But they’ll still have some decisions to make about the veterans listed above to get under the cap.

No team in the NFL currently has the 2015 salary cap commitments the Eagles do. In fact, no team is within $10 million of the Eagles.

Here are the top five current 2015 cap responsibilities in the NFL:

• $144,766,514 … Eagles
• $131,941,818 … Cardinals
• $129,786,728 … Dolphins
• $125,454,961 … Chiefs
• $123,585,579 … Saints

Any player the Eagles release or trade after the 2014 season would give the Eagles dead money in the cap if he got a signing bonus that is still being pro-rated. To determine the amount of dead money, you simply add the remaining pro-rated amounts. The longer the player is still under contract and the larger his initial signing bonus, the higher that number will be.

How much dead money would the Eagles incur releasing some of their higher-priced veterans after the upcoming season? Remember, the cap savings is a player’s projected cap number minus dead money:

• $4 million … DeSean Jackson
• $3.2 million … Riley Cooper
• $2.6125 million … DeMeco Ryans
• $2 million … Evan Mathis
• $1.8 million … Connor Barwin
• $1.7075 million … Brandon Graham
• $1.666668 million … Cary Williams
• $1.6 million … Trent Cole
• $2.4 million … Todd Herremans
• $0 … Brent Celek
• $0 … James Casey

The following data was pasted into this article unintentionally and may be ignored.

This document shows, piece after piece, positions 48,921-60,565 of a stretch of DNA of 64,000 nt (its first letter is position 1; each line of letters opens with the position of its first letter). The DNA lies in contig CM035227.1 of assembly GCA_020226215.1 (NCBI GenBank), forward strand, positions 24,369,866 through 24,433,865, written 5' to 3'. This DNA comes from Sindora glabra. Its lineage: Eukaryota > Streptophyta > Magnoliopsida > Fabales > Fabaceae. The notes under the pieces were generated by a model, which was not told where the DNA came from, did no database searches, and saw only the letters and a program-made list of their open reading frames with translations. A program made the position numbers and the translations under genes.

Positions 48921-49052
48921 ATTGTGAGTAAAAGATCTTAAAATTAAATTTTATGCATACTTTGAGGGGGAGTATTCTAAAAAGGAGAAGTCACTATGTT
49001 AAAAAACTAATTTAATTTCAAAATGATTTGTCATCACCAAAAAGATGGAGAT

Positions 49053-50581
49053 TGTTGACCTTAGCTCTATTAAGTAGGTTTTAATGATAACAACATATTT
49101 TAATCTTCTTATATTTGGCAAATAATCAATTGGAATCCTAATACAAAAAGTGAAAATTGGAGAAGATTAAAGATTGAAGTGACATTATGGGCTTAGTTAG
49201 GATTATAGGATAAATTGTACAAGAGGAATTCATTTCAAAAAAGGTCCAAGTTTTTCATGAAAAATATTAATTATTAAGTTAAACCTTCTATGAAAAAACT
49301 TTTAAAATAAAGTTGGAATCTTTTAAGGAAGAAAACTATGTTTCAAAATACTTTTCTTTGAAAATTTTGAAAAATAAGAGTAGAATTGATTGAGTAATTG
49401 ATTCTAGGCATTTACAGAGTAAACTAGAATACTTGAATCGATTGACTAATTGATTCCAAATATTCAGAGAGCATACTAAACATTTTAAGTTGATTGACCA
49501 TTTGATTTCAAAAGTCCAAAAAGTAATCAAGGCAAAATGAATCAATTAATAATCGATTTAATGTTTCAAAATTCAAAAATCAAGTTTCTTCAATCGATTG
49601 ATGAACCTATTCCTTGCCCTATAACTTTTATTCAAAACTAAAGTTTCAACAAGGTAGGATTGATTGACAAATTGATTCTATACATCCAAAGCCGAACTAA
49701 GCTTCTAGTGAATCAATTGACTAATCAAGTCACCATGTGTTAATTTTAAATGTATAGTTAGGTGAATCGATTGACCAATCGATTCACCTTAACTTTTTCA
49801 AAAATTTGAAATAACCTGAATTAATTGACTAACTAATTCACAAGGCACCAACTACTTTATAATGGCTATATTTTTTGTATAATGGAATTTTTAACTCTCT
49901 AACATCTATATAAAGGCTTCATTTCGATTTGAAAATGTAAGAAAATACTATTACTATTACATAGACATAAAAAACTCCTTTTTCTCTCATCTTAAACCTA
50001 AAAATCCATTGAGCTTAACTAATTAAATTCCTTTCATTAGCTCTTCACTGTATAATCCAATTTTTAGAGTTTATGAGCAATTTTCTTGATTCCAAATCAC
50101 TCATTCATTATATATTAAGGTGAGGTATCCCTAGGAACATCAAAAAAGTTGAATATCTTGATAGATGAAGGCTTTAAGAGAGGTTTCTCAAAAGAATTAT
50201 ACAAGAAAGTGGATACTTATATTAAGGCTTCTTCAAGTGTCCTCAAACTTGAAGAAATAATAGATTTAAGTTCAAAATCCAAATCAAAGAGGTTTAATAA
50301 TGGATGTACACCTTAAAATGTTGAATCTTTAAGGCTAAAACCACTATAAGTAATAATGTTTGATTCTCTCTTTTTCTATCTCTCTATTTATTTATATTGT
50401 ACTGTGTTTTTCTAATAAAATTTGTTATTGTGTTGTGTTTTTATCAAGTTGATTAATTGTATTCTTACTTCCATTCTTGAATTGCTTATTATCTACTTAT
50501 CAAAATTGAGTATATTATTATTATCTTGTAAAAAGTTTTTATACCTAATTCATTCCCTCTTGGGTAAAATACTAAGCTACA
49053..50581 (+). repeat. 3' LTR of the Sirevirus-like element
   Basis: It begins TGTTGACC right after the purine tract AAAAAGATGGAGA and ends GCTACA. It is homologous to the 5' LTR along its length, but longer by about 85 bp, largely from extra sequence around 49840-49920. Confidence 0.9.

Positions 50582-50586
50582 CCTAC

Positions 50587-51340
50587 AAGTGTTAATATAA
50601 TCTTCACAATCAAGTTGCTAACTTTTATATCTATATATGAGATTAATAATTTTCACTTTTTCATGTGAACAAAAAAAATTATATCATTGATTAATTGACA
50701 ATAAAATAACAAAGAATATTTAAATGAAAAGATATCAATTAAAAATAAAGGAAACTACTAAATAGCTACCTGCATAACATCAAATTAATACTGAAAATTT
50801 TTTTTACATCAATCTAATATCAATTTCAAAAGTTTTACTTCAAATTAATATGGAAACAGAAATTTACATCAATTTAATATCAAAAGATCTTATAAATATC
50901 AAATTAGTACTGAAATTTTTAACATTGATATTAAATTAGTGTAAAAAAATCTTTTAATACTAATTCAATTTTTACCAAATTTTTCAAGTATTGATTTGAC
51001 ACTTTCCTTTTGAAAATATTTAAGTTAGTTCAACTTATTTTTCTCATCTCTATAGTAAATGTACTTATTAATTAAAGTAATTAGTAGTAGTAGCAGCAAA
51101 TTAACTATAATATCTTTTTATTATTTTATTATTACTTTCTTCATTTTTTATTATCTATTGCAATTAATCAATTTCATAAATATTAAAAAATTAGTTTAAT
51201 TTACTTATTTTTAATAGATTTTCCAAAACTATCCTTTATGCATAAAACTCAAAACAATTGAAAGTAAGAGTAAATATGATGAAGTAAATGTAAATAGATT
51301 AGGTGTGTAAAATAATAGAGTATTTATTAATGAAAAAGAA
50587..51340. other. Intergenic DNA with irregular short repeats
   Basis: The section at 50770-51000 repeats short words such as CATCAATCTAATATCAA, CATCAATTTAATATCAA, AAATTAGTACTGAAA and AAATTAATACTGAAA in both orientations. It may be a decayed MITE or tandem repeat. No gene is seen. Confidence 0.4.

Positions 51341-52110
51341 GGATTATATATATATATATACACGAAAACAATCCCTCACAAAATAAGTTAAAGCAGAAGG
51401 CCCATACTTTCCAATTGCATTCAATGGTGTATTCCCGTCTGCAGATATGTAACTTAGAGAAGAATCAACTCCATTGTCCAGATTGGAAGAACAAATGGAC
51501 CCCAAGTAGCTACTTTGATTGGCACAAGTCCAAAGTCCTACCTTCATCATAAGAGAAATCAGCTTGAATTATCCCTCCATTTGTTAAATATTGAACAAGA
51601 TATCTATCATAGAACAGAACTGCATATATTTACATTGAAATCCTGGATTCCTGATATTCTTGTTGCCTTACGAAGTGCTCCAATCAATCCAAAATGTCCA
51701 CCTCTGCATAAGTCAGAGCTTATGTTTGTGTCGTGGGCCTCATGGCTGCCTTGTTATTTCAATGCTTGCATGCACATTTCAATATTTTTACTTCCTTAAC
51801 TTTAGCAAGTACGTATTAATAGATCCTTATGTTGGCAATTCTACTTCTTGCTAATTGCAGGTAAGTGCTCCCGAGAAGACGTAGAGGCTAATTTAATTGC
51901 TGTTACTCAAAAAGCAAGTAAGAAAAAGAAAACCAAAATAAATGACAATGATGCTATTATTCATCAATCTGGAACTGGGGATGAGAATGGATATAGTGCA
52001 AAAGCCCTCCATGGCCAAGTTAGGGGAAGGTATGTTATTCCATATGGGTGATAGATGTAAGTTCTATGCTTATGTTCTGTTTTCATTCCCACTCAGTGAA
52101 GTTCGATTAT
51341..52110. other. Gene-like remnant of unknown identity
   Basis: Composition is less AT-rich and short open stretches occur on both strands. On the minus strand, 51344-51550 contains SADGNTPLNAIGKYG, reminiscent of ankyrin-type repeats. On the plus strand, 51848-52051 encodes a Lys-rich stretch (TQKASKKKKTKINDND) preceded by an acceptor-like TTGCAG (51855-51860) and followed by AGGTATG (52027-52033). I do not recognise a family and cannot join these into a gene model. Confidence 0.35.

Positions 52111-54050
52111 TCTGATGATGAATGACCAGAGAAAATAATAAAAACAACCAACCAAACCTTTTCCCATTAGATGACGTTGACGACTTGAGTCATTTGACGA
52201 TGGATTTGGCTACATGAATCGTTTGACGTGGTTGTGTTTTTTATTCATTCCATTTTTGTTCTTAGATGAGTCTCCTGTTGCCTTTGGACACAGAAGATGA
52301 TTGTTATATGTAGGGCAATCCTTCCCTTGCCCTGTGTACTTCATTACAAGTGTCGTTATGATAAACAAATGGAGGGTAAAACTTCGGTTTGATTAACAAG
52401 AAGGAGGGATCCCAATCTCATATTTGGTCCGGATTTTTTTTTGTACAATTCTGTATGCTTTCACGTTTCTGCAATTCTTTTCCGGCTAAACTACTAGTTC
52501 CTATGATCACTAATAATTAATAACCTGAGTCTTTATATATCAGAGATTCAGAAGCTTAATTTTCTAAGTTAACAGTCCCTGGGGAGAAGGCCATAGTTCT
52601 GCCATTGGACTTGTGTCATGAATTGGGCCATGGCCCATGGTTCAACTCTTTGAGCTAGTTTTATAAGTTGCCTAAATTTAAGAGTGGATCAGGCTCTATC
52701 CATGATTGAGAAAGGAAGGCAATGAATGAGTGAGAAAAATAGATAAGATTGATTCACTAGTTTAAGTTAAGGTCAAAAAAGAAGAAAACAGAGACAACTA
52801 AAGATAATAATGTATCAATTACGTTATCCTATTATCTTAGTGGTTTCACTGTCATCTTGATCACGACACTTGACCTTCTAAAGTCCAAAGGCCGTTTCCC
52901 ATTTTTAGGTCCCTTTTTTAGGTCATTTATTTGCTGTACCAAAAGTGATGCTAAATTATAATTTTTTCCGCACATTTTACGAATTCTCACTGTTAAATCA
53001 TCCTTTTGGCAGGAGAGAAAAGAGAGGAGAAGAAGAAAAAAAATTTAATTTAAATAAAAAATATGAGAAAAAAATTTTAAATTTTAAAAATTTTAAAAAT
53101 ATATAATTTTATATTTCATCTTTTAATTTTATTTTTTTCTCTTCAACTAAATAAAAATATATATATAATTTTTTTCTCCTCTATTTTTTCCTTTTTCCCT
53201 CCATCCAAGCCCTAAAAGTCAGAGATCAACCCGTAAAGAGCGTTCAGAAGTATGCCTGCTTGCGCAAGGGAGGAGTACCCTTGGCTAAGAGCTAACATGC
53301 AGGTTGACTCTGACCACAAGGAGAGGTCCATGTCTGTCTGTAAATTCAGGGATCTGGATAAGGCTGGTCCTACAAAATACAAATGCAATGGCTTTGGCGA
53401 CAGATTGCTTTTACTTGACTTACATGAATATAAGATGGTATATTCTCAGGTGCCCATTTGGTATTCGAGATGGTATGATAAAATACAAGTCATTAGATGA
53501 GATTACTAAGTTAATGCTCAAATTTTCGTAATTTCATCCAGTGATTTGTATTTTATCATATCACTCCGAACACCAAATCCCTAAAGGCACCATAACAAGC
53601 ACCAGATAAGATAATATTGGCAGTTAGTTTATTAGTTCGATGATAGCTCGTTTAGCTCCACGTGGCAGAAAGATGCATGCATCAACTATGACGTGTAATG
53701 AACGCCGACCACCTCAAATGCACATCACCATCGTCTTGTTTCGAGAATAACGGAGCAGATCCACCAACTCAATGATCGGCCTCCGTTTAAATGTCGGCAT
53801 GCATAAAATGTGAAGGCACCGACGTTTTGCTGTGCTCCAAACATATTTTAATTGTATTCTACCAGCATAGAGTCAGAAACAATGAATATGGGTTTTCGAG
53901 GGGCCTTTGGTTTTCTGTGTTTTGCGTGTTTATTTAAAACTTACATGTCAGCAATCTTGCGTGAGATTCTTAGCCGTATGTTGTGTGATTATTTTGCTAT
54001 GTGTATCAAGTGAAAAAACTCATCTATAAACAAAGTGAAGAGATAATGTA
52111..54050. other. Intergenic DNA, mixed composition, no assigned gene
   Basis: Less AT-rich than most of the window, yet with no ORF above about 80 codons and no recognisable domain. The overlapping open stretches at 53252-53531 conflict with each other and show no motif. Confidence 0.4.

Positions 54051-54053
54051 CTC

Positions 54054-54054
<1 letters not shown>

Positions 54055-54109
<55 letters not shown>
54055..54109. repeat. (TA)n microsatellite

So you see whose jobs are in jeopardy. But it’s always risky unloading a player with a high cap figure because now you have to replace him.

If the Eagles cut ties with, say, Trent Cole, DeMeco Ryans, Cary Williams, Brent Celek, Todd Herremans and James Casey in January, they would have a net gain of $37,970,832 in cap space, which is a lot.

But that raises a whole new set of challenges.

Casey didn’t contribute last year, but Cole has been the Eagles’ best pass rusher for the past decade, Ryans was the Eagles’ defensive MVP a year ago, Williams is one of the team’s emotional leaders and a physical corner, Celek has been one of the NFC’s most consistent receiving tight ends since 2007, and Herremans has been a steady starter since late in 2005.

Which leads us to why it’s so critical that the Eagles put together a third consecutive outstanding draft.

It’s easy to get rid of expensive players. It’s a lot harder to replace them with younger, cheaper versions who are just as talented.

Aaron Rodgers tosses 3 TDs to help Packers pull away from Bears

Aaron Rodgers tosses 3 TDs to help Packers pull away from Bears


GREEN BAY, Wis. -- Aaron Rodgers set a record. The Chicago Bears lost another quarterback.

After a slow start in the red zone, the Green Bay Packers picked up the pace in the second half to overpower their offensively-challenged NFC North rivals.

Rodgers threw for 326 yards and three touchdowns, Davante Adams and Ty Montgomery emerged as playmakers in the second half and Packers beat the Bears 26-10 on Thursday night.